Since we had spent a goodly number of Euros on our grand lunch we decided to try a simple osteria for dinner that night. Our confidence restored, there was one not too far from our apartment recommended by the sheet in our apartment and reviewed on Trip Advisor as a good choice. We waited until fairly late to go there as we had to work up a second appetite. After several wrong turns we found it, but it was not at all what we expected. We knew it would be rustic and we had no problem with the long bare tables, close quarters and young clientele. But alas, the food was mediocre, uninspired, and lukewarm. Afterward I rechecked our resources only to find that the Trip Advisor review was several years old and the restaurant had since changed hands. The osteria was more recently, and accurately, described as a good place for students to get a decent meal for a cheap price.
I couldn’t believe we had managed to blow two of our three nights in Bologna on mediocre meals. They said it couldn’t be done, but we were doing it! So on our last day we went for the sure thing and for lunch went to the prestigious and highly rated Pappagallo, Bologna’s version of Sardi’s. (Click here to go to website.) Larry enjoyed his second outstanding Lasagna alla Bolognese and I tried the Cotolette alla Bolognese (veal cutlet) with a stack of crispy fried potato sticks and a great bottle of wine. We skipped dessert because there was one good thing about the long trek to our apartment’s. Close by we discovered Gelatauro that produces organic gelato touched with exotic flavors like jasmine and oranges. (Click here to go to website, then click on bunch of lemons.) They also hand make chocolates and organic cookies. I purchased a bottle of pure vanilla there as I can only get powdered (yes powdered vanilla) in Ascoli.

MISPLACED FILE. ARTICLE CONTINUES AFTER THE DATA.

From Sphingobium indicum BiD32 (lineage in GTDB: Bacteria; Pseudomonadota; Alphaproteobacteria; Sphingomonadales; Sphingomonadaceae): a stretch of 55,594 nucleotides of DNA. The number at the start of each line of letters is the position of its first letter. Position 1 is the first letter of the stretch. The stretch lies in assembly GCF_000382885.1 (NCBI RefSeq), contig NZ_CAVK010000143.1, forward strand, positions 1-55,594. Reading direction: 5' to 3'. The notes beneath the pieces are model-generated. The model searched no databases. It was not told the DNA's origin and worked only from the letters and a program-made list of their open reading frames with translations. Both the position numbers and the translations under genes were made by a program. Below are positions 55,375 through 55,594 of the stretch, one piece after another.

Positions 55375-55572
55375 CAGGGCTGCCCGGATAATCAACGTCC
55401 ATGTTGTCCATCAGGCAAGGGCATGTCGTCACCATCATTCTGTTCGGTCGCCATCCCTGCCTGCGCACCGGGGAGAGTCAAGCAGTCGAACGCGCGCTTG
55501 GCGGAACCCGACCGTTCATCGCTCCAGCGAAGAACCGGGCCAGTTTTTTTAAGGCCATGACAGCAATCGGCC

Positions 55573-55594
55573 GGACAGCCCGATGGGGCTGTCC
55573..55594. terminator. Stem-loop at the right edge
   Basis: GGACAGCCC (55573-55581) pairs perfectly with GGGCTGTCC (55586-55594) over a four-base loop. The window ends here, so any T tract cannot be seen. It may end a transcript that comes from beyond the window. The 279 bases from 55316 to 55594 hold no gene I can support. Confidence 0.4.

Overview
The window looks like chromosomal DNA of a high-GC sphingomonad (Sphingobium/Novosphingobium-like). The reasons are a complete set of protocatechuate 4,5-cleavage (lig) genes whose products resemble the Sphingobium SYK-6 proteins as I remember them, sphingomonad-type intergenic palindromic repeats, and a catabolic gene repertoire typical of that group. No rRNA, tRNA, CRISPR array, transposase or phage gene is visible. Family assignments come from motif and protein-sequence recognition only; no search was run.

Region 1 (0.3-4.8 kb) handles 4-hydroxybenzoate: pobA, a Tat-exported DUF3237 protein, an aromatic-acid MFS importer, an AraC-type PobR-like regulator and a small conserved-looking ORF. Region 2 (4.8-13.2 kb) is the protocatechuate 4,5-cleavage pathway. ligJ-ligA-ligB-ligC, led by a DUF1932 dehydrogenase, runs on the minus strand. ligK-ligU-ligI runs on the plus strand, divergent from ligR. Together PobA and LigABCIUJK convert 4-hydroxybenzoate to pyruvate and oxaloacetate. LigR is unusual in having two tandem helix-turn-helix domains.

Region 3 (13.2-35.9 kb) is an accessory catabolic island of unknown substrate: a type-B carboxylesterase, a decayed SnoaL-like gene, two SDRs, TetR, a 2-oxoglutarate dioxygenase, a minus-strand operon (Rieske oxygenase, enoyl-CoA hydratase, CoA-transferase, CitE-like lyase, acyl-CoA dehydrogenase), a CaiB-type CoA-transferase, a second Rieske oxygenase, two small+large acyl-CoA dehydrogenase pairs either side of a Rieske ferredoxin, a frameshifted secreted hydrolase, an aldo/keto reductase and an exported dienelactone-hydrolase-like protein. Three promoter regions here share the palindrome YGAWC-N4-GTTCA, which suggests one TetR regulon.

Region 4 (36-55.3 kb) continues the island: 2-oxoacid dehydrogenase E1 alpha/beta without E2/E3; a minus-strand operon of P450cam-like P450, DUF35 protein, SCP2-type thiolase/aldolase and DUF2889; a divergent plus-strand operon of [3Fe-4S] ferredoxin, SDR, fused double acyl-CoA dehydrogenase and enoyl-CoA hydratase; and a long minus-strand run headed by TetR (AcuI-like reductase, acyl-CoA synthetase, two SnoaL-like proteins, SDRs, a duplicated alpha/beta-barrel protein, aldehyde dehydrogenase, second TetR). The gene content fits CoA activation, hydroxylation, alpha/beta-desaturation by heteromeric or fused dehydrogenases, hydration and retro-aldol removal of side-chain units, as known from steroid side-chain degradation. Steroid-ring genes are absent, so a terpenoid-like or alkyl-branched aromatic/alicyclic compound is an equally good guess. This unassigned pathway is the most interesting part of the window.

The next day at the Bologna train station we found ourselves sitting in the waiting room where, in August of 1980, a bomb ripped through killing 85 people. This episode is attributed to right-wing terrorism. The crater where the bomb went off has been retained and above it a stone memorial is on the wall where the names of all the victims are engraved. The clock on the outside of the building is stopped at 10:25, the time the bomb went off, in remembrance.
So we left Bologna, newly reminded of what we already knew about travel but somehow forgot. We spent the four-hour train ride to Ascoli discussing what we would see and eat next time we traveled to Bologna – the food capital of the country of great food. However, that will be after we visit Parma and Modena.